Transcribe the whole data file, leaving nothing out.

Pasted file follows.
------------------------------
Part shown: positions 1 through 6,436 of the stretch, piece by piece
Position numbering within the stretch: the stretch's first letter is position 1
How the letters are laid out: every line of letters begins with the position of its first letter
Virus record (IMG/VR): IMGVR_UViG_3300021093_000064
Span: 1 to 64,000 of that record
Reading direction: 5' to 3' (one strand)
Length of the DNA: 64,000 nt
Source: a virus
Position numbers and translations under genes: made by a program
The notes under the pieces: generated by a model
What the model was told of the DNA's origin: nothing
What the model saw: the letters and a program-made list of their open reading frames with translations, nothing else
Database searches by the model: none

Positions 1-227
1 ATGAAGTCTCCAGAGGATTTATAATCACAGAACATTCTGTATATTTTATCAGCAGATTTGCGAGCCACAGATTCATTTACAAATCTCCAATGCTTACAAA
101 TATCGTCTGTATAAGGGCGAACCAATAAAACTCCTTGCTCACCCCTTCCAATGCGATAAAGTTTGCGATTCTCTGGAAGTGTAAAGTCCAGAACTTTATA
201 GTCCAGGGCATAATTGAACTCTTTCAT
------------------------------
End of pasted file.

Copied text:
Part shown: positions 1 through 6,436 of the stretch, piece by piece
Position numbering within the stretch: the stretch's first letter is position 1
How the letters are laid out: every line of letters begins with the position of its first letter
Virus record (IMG/VR): IMGVR_UViG_3300021093_000064
Span: 1 to 64,000 of that record
Reading direction: 5' to 3' (one strand)
Length of the DNA: 64,000 nt
Source: a virus
Position numbers and translations under genes: made by a program
The notes under the pieces: generated by a model
What the model was told of the DNA's origin: nothing
What the model saw: the letters and a program-made list of their open reading frames with translations, nothing else
Database searches by the model: none

Positions 1-227
1 ATGAAGTCTCCAGAGGATTTATAATCACAGAACATTCTGTATATTTTATCAGCAGATTTGCGAGCCACAGATTCATTTACAAATCTCCAATGCTTACAAA
101 TATCGTCTGTATAAGGGCGAACCAATAAAACTCCTTGCTCACCCCTTCCAATGCGATAAAGTTTGCGATTCTCTGGAAGTGTAAAGTCCAGAACTTTATA
201 GTCCAGGGCATAATTGAACTCTTTCAT